(You have to remember that before Brady won the Super Bowl, much wasn’t expected of him. He was a sixth-round pick after an up-and-down career at Michigan. Yes, he finished third in the league in yardage in 2002, but he threw a lot of picks and his yards per game average was just 235—and this is at the cusp of the offensive era of explosion that we are currently enjoying every weekend.)
Could you imagine Brady playing in the cauldron of Dallas? Every interception would be questioned, every pass second-guessed. Until you are tearing it up week in and week out, every move you make is going to be analyzed either by an overbearing owner (*cough, Jerry Jones, cough*) or every talking head and columnist.
Or dealing with the less Satanic yet still omnipresent Dan Snyder in Washington? (If you want an example of a guy with tremendous success getting a pass from most everyone, just look at this video of Brady “dancing” with a terrible ponytail. This thing was shrugged off because he’s won three Super Bowls. If it were Tony Romo, he would have been traded.)
But, looking through that list of 2002 passers, there are some stable organizations and teams that might have been a good QB away from a run through the playoffs.
Chicago, for example, was employing Jim Miller and Miami—at the time coming off an 11-5 and 9-7 years—had Jay Fiedler as its quarterback. Brady could have been built around in Baltimore or Jacksonville or Denver, and while he might not be a three-time Super Bowl champ, he would be a Pro Bowler and a top-notch quarterback.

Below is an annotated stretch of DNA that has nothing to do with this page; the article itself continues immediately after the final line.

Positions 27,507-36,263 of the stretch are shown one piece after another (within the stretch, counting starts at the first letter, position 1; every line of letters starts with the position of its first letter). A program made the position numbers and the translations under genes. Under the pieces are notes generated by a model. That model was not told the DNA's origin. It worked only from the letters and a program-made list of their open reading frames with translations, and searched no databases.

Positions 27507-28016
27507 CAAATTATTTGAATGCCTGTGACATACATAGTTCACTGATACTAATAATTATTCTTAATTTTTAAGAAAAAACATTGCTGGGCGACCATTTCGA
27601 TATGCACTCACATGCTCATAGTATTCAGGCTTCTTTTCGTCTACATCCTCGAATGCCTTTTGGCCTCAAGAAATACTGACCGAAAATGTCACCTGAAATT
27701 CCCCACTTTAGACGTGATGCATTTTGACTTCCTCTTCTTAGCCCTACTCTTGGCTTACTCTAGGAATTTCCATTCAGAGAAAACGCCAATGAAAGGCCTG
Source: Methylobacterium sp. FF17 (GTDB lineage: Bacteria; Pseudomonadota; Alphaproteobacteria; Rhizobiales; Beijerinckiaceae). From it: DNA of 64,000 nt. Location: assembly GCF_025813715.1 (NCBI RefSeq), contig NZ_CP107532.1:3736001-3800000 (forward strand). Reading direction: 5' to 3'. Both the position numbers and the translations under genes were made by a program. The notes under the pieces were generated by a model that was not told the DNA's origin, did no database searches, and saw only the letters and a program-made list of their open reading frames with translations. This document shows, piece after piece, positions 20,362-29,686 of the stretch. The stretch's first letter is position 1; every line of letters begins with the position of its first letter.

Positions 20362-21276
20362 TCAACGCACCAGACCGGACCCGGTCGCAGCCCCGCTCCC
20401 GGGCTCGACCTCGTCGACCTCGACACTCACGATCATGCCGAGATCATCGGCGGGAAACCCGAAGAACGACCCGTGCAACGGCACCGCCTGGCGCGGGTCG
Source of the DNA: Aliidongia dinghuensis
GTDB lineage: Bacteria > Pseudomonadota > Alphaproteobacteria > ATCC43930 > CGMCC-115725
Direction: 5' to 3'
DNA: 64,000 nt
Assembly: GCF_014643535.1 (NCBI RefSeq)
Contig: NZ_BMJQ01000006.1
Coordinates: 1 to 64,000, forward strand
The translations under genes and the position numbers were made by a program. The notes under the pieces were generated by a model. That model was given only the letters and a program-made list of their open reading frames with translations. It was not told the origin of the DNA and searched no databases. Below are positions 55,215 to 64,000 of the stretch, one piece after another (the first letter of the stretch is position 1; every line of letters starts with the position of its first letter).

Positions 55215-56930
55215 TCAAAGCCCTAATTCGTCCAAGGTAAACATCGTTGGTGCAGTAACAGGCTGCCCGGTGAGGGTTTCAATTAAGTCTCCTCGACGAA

Of course, if you look at those five franchises listed above, name one great wide receiver that has come through there in the past decade.
(Still waiting for one to pop into your head …)
OK, so there hasn’t been one. And while there have been some barely relevant wideouts in New England, Brady did have a couple years of Randy Moss and has had Wes Welker, one of the best route-runners in the NFL.
He also has had very solid receivers in Troy Brown and Deion Branch. So, maybe if Brady heads to another organization, he doesn’t put up the same kind of numbers and is known as Matt Hasselbeck-esque—a decent quarterback who can win you some games but ultimately not the solution for your franchise.
Or, perhaps Brady does beat out Bledsoe the next year and he wins his other two Super Bowls and continues his impressive run as one of the best quarterbacks ever. Or he might have languished on the bench for two or three more years and been known as a career backup—a Charlie Batch, if you will.
Because of that “incompletion,” Brady has become an epic quarterback, surrounded by a terrific system and an even better organization. While he is supremely talented and is one of the best to ever play the game, one small play might have changed all that, and he may never have gotten the chance to prove it.
Matt Hurst is the editor and founder of Throwback Attack, a sports blog based on the past. Visit it at throwbackattack.net